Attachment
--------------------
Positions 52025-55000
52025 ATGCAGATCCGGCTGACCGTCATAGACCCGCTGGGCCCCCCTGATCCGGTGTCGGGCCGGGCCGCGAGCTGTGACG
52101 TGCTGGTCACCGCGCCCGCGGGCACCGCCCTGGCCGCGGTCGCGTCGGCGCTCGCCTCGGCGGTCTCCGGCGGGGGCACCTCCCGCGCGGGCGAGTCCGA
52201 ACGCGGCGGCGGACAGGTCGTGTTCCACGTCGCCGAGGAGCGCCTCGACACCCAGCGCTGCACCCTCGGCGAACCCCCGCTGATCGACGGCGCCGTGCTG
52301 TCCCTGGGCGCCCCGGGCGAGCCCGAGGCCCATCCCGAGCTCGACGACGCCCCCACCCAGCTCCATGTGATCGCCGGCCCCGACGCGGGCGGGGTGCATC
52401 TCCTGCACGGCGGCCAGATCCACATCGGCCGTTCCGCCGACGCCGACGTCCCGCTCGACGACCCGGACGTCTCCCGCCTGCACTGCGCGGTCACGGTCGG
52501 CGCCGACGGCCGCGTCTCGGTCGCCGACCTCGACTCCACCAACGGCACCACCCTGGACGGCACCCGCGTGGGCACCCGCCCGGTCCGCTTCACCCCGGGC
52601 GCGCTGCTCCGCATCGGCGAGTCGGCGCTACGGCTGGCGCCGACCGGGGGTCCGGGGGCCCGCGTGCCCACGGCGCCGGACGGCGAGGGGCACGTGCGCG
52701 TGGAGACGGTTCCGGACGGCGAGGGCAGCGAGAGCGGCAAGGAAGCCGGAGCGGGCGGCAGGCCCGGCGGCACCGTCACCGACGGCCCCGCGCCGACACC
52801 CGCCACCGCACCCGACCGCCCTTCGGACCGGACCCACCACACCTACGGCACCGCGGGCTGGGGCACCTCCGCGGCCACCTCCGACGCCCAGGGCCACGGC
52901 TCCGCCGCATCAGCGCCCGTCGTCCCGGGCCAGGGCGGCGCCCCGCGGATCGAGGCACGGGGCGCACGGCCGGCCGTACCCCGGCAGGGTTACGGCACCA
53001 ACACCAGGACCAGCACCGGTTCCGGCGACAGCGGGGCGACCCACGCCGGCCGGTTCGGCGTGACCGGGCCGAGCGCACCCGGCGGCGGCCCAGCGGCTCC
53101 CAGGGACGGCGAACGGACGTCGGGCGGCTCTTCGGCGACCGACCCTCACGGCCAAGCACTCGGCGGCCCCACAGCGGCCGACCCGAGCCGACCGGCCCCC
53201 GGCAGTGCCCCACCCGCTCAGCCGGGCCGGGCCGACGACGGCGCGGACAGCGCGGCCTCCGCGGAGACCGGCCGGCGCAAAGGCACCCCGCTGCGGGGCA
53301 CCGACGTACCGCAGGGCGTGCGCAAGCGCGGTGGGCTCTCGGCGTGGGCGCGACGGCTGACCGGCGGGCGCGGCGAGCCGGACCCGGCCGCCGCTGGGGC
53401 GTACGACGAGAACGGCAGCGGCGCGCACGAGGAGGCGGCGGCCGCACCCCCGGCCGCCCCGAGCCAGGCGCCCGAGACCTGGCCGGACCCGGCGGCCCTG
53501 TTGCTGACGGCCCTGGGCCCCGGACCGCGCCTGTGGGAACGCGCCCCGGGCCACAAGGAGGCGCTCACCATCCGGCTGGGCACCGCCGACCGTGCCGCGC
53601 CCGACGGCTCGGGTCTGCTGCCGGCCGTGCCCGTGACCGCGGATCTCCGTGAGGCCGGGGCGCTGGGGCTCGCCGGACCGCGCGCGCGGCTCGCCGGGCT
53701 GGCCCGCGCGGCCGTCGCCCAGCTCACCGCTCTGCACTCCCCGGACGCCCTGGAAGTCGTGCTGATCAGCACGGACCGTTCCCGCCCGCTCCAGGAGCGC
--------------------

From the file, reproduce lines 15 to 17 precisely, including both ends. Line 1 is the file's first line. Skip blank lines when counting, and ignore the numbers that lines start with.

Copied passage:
53301 CCGACGTACCGCAGGGCGTGCGCAAGCGCGGTGGGCTCTCGGCGTGGGCGCGACGGCTGACCGGCGGGCGCGGCGAGCCGGACCCGGCCGCCGCTGGGGC
53401 GTACGACGAGAACGGCAGCGGCGCGCACGAGGAGGCGGCGGCCGCACCCCCGGCCGCCCCGAGCCAGGCGCCCGAGACCTGGCCGGACCCGGCGGCCCTG
53501 TTGCTGACGGCCCTGGGCCCCGGACCGCGCCTGTGGGAACGCGCCCCGGGCCACAAGGAGGCGCTCACCATCCGGCTGGGCACCGCCGACCGTGCCGCGC